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All Blacks' brilliance likely to ensure winning streak is unbroken

Date

Spiro Zavos

Adam Ashley-Cooper ... the only survivor in the Wallabies back line from their 22-0 loss to the All Blacks at Eden Park.

Adam Ashley-Cooper ... the only survivor in the Wallabies back line from their 22-0 loss to the All Blacks at Eden Park. Photo: Getty Images

ONE way or another, rugby history is going to be made tonight. The moveable feast of the Wallabies faces an unstoppable All Blacks force at Suncorp Stadium.

The All Blacks are gunning for a 17th consecutive Test win and their 100th Test victory (based on NZRU statistics) against the Wallabies. They have won 38 of their past 41 Tests.

When the All Blacks smashed the Wallabies at Eden Park 22-0, losing coach Robbie Deans reckoned his side was given a "masterclass" in modern, winning rugby. Adam Ashley-Cooper, the only survivor in the Wallabies back line from that lesson, reckons this is the best team he has ever played against.

While the All Blacks have been enjoying a dream run, the Wallabies have been buffeted by injuries, with 20 or so potential starters out. There has also been intense criticism about their lack of flair, and some toxic dissension from Quade Cooper.

The Wallabies will have passionate support tonight. Suncorp Stadium has become something of a fortress for the Wallabies, with 17 wins and three losses at the venue. It was where last year, weeks before the World Cup, on the strength of several storming runs by Radike Samo, the Wallabies defeated the All Blacks 25-20.

That was the last defeat suffered by the All Blacks. Their run of 16 consecutive wins culminated in a brilliant triumph against South Africa in Soweto two week ago.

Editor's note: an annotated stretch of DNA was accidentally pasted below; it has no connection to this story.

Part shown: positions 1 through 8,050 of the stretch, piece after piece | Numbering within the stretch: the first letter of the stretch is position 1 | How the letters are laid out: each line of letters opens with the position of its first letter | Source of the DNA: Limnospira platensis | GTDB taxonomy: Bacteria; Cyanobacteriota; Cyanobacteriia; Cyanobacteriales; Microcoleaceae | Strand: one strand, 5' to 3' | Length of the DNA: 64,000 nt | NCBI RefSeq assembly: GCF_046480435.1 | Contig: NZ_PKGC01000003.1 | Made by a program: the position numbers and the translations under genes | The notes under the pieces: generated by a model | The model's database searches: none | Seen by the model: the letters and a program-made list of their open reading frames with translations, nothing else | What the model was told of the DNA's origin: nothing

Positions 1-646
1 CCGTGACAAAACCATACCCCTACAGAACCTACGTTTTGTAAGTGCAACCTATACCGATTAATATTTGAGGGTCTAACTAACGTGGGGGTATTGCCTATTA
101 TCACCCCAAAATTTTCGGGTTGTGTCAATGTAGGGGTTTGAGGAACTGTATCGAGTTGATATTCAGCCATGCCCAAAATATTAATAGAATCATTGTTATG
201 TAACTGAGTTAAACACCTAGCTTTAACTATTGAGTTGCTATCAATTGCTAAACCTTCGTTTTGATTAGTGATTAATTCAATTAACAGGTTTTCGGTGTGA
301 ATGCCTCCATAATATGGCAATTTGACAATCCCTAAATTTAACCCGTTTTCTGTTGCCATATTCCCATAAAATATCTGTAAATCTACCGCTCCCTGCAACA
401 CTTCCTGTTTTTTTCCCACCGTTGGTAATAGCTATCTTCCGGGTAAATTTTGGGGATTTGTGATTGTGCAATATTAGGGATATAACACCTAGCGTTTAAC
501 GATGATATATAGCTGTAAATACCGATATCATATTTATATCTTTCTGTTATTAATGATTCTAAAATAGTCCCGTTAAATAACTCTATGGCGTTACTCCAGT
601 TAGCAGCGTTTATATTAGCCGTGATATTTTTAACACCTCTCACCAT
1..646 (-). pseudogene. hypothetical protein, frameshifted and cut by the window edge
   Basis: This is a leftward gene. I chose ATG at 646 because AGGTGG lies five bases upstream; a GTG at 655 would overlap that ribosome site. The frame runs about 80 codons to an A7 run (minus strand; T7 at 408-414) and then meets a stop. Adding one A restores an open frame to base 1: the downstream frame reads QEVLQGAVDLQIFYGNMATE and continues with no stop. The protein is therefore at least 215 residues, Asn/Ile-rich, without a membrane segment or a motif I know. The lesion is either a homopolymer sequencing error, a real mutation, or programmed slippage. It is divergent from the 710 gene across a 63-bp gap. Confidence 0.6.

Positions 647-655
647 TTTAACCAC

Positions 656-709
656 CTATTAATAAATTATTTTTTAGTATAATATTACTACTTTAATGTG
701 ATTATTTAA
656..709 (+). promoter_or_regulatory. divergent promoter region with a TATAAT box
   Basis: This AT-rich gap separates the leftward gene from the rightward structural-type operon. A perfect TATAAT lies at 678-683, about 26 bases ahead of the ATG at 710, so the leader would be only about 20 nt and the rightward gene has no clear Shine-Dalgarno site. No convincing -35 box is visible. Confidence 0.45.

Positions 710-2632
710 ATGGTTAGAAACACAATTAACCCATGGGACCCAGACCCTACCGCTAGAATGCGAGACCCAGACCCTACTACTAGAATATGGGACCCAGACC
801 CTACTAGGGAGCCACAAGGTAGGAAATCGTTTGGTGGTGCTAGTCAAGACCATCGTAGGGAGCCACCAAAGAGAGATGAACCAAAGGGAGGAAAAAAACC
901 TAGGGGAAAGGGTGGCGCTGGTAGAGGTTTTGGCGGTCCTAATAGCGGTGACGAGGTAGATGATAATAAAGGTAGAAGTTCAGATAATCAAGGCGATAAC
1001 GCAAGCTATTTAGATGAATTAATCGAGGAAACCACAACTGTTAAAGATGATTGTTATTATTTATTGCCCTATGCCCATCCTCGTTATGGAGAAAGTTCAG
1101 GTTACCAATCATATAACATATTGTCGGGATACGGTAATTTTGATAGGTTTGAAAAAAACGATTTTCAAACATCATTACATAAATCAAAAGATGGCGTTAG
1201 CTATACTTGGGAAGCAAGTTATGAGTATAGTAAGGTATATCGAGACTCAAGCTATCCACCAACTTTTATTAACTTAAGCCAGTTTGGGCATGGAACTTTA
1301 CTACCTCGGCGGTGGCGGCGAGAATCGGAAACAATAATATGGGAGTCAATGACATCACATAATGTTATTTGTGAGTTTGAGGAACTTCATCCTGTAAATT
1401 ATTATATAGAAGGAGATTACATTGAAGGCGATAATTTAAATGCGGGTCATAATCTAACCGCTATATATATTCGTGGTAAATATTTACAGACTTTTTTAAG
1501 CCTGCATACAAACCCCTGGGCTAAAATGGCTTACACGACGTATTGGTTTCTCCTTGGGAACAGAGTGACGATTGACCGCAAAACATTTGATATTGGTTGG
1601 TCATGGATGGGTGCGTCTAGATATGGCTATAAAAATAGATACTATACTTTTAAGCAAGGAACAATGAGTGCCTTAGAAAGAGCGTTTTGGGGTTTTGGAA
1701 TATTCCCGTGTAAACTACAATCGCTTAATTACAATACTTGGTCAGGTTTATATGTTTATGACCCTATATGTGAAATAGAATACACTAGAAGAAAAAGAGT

Beforehand Springboks captain Jean de Villiers said of the All Blacks: "It scares the living daylights out of me, thinking how far they can go … They may eventually set the record at 23 Tests or something like that."

After the win, Richie McCaw said it was the best All Blacks side he had played in.

Before the Wallabies played their last Test, against the Pumas at Rosario, I suggested that a victory (which was achieved in a gutsy manner) would rank as one of the best in their history. A victory tonight would rank with the exhilarating NSW win over the 1937 Springboks at the SCG, which Evan Whitton described as "the greatest day in Australian rugby''.

A telling statistic of the modern All Blacks is that they have scored a try in their past 100 or so Tests. No other major rugby nation has come close to this record. New Zealand also almost invariably get into double figures on the scoreboard. The Wallabies have defeated the All Blacks only six times when the New Zealanders have scored 20 points or more.

In Soweto, South Africa received nine penalties in a row before the All Blacks won a penalty in the 55th minute. Despite this, the Springboks were swept away by an avalanche of points and tries in the second half. It makes some sense, therefore, that Deans has decided on a game plan tonight to attack the All Blacks and take the game to them: "At some point, to do well against them, you've got to take the initiative."

This is undoubtedly true, but the tactic has constant dangers as well as its occasional rewards. The Pumas played a tight, spoiling game in Wellington but the All Blacks scrambled to an unconvincing victory. In the return match at La Plata, the Pumas played expansively, as Deans wants the Wallabies to do tonight. They were thrashed. Attacking the All Blacks gives teams the best chance of defeating them but creates counter-attacking chances for them to exploit.

Scott Higginbotham argues "every side is beatable". Quite right. When the Wallabies defeated the All Blacks in 2010 it was their first victory over the old foes in 846 days. All sequences of victories end sooner or later.

spiro@theroar.com.au

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